A Different Sort of Clarity

Installation view (all photos courtesy of the Christopher Cutts Gallery)

John Meredith: Last Breaths

Christopher Cutts Gallery

Toronto, Ontario

Through July 13th

The late paintings of John Meridith have a different sort of clarity than his earlier works, where black lines were used to clarify shapes, emphasize movement, and forge a foreground. In the last decade of his life, when Meredith switched “…between cigarettes and bronchodilators, likely with a paintbrush in hand…”, he created more distilled, direct, and meditative paintings. Already an introverted individual, he became even more reclusive in those last ten years of his life, knowing his days were numbered. This was especially true during the onset of his battle with emphysema. This dire reality appears to have pushed the artist toward a more transcendent vision despite any anger he may have been feeling.

Tangiers No II (1990), oil on canvas, 72 x 60 inches

The earliest of his late paintings here are all from 1990, and they are the five most hopeful and brightest works. Only Tangiers No II has any reference to Meredith’s use of black to clarify his earlier visions. At or just after the beginning of most of the paintings here, Meredith placed strips of tape to mask the white or lightly painted ground of the canvas. At some point in the painting process, the tape was removed and, in many instances, painted over a bit – or totally if the artist found that relatively clean stripe to be too imposing or distracting to the overall composition. In Tangiers No II, the artist comes close to suggesting a portrait with strangely clownlike features. Any suggestion of humor that might enter one’s thoughts here is quickly dispelled by the large, jet-black swathes of paint that obliterate any indication of a mouth, while the splashes of paint thinner, probably turpentine, create purple, black, and red drips indicating some sort of distress.

Reclining Figure (1990), oil on canvas, 54 x 65 inches

The most compelling work from the 1990’s is Reclining Figure. To the mostly primary colors of the red, yellow, and blue backdrop, the artist adds wide sweeping strokes of heavily muddied white to suggest a lounging subject that is partially obscured by a wash of ochre over the figure’s legs. The brilliance here is how Meredith utilizes such a heavily contrasted paint application of the figure, as opposed to the rest of the painted surface, to work in the greatly abstracted and simplified human form. Placed just right of center, the figure looks backlit by brilliant sunlight – a visual tour de force much greater than the sum of its parts.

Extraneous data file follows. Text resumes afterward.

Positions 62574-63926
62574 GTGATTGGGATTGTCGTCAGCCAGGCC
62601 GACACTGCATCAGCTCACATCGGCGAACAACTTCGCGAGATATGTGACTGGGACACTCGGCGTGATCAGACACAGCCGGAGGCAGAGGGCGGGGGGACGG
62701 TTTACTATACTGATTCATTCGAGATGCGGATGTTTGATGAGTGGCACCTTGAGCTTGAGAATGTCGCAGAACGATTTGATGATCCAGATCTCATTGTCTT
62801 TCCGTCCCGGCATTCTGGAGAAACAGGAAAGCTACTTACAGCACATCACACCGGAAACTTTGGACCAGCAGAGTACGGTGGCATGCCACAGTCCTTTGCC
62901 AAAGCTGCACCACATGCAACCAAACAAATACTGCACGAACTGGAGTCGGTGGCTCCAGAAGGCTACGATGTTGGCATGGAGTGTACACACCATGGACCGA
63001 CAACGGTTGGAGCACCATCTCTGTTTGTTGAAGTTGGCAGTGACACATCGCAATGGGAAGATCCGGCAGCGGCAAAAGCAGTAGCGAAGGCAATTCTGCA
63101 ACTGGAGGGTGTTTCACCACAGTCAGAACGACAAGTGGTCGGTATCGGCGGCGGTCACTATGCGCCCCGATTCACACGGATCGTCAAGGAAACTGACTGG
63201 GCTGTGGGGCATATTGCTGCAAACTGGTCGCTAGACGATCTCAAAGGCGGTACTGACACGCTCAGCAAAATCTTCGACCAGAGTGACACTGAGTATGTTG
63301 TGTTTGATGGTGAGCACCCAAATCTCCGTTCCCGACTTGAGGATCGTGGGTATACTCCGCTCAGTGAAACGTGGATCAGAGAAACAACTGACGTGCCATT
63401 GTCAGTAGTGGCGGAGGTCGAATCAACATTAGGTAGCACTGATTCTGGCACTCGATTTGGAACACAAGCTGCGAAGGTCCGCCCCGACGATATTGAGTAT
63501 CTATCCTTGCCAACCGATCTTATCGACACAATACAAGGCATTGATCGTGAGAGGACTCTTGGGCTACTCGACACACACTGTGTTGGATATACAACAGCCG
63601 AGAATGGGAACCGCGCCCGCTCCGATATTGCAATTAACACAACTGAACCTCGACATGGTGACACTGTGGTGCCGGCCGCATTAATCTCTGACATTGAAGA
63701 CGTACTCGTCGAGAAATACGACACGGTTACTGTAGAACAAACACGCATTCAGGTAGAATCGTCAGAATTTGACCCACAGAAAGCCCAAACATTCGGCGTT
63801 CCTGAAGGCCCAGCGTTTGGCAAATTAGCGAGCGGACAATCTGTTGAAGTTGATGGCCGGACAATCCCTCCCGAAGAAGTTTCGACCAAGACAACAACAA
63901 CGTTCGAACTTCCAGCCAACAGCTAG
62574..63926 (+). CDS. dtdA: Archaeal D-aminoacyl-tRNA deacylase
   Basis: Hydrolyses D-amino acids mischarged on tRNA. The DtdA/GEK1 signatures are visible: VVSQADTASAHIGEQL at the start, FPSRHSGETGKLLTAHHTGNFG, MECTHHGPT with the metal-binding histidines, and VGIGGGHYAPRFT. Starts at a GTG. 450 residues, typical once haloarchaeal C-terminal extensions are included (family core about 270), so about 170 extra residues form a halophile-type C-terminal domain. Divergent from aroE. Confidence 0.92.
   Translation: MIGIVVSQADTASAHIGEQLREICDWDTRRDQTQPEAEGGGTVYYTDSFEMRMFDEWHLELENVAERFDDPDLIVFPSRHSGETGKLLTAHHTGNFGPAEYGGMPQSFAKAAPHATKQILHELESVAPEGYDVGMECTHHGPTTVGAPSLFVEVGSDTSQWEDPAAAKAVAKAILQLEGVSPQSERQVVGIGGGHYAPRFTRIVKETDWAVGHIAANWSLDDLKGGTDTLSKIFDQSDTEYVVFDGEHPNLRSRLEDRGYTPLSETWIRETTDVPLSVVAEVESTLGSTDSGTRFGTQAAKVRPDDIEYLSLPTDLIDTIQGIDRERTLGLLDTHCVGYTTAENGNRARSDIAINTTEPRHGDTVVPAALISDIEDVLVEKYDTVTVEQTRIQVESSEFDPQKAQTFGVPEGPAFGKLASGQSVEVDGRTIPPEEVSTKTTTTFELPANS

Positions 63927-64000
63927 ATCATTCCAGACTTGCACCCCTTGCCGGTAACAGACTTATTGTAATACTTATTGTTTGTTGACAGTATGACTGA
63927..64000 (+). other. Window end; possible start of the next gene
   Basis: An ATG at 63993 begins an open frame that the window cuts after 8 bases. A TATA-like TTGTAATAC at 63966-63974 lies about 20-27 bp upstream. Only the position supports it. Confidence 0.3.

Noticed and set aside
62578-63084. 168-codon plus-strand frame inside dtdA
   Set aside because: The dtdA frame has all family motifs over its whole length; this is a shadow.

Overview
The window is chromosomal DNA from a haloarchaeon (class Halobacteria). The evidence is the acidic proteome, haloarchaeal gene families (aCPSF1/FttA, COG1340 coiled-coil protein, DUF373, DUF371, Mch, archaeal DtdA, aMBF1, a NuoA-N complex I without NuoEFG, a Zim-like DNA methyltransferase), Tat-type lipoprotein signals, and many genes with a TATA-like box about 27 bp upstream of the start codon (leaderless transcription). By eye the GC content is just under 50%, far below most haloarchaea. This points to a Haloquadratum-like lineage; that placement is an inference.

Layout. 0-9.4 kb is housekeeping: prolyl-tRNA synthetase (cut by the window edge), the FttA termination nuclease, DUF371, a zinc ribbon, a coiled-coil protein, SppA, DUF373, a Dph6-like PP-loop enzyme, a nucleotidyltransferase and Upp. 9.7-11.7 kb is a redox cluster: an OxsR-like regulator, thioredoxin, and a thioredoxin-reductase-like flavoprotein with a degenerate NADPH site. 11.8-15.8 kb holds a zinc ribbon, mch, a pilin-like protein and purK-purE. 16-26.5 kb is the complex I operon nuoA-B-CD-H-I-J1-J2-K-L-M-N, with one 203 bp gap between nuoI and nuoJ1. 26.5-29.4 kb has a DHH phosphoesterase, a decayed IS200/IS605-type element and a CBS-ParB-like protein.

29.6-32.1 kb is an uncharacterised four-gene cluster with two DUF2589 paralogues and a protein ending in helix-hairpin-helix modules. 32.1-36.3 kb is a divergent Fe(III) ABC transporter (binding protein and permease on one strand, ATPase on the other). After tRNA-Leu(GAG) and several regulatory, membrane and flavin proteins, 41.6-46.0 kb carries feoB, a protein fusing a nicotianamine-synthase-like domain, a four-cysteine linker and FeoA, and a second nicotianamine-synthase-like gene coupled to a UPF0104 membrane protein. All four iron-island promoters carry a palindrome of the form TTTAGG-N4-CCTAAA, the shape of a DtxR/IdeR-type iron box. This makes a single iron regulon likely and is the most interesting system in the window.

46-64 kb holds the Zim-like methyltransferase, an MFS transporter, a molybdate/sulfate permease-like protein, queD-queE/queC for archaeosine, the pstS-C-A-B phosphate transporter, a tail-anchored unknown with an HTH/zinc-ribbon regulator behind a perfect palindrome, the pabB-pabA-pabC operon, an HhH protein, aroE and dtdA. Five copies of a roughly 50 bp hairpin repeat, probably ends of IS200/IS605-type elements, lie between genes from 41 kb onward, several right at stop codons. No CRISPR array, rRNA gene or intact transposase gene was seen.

Emperor (1993), oil on canvas, 68 x 48 inches

Then there are two paintings from 1993 that bring back the use of black lines--only this time, it is more about creating a rhythmic upward movement that is both alluring and impermeable in Emperor or a tangled trap of contrasting thoughts in Key Largo. Then, there are four paintings from 1994. The one named Untitled is the most hopeful in palette and approach and reminds me very much of the serene and seductive paintings Matisse made while living in Nice. Conversely, Eroica is the most disturbing work in the exhibition. It consists of two ghostly forms painted over a black ground that interact and look back at the viewer, creating a chilling effect.

Eroica (1994), oil on canvas, 74 x 49 inches

The two Untitled paintings from 1997 show, most profoundly, the way Meredith worked with masking tape. In both works, the tape is used as a tool to create structure and composition. Working within a very shallow space, the artist manages to create compelling spiritual depth. In their clarity and simplicity, these two paintings remind me of De Kooning’s late works when his debilitating illness changed his approach and aesthetic. The one example from 1999, painted a year before his death, features four white-haired feminine forms that intertwine like smoke from one of Meredith’s many cigarettes. A late statement on how life, living, lust, and death are fleeting and beyond our control, like smoke from a fire and Meredith is the flame.   

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